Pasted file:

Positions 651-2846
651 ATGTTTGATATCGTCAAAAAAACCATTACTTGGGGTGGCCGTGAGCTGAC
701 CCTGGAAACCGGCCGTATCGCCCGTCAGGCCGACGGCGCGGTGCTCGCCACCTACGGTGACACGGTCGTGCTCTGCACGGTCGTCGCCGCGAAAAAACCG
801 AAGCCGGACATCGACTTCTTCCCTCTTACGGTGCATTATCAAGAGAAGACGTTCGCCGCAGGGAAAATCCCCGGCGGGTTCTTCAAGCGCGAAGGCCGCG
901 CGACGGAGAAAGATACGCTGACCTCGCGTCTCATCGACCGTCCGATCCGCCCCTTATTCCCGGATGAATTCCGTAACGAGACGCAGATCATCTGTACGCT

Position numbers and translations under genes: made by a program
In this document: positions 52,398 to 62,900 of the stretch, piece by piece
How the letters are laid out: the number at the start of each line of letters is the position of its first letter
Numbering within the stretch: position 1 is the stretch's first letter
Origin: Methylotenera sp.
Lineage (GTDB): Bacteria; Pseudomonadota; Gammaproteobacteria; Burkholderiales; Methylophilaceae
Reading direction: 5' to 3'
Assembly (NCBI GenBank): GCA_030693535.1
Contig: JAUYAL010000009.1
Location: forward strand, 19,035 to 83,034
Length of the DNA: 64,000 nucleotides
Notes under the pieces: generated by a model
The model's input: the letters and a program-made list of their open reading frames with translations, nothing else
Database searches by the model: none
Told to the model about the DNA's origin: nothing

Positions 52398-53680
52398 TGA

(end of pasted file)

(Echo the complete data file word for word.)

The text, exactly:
Positions 651-2846
651 ATGTTTGATATCGTCAAAAAAACCATTACTTGGGGTGGCCGTGAGCTGAC
701 CCTGGAAACCGGCCGTATCGCCCGTCAGGCCGACGGCGCGGTGCTCGCCACCTACGGTGACACGGTCGTGCTCTGCACGGTCGTCGCCGCGAAAAAACCG
801 AAGCCGGACATCGACTTCTTCCCTCTTACGGTGCATTATCAAGAGAAGACGTTCGCCGCAGGGAAAATCCCCGGCGGGTTCTTCAAGCGCGAAGGCCGCG
901 CGACGGAGAAAGATACGCTGACCTCGCGTCTCATCGACCGTCCGATCCGCCCCTTATTCCCGGATGAATTCCGTAACGAGACGCAGATCATCTGTACGCT

Position numbers and translations under genes: made by a program
In this document: positions 52,398 to 62,900 of the stretch, piece by piece
How the letters are laid out: the number at the start of each line of letters is the position of its first letter
Numbering within the stretch: position 1 is the stretch's first letter
Origin: Methylotenera sp.
Lineage (GTDB): Bacteria; Pseudomonadota; Gammaproteobacteria; Burkholderiales; Methylophilaceae
Reading direction: 5' to 3'
Assembly (NCBI GenBank): GCA_030693535.1
Contig: JAUYAL010000009.1
Location: forward strand, 19,035 to 83,034
Length of the DNA: 64,000 nucleotides
Notes under the pieces: generated by a model
The model's input: the letters and a program-made list of their open reading frames with translations, nothing else
Database searches by the model: none
Told to the model about the DNA's origin: nothing

Positions 52398-53680
52398 TGA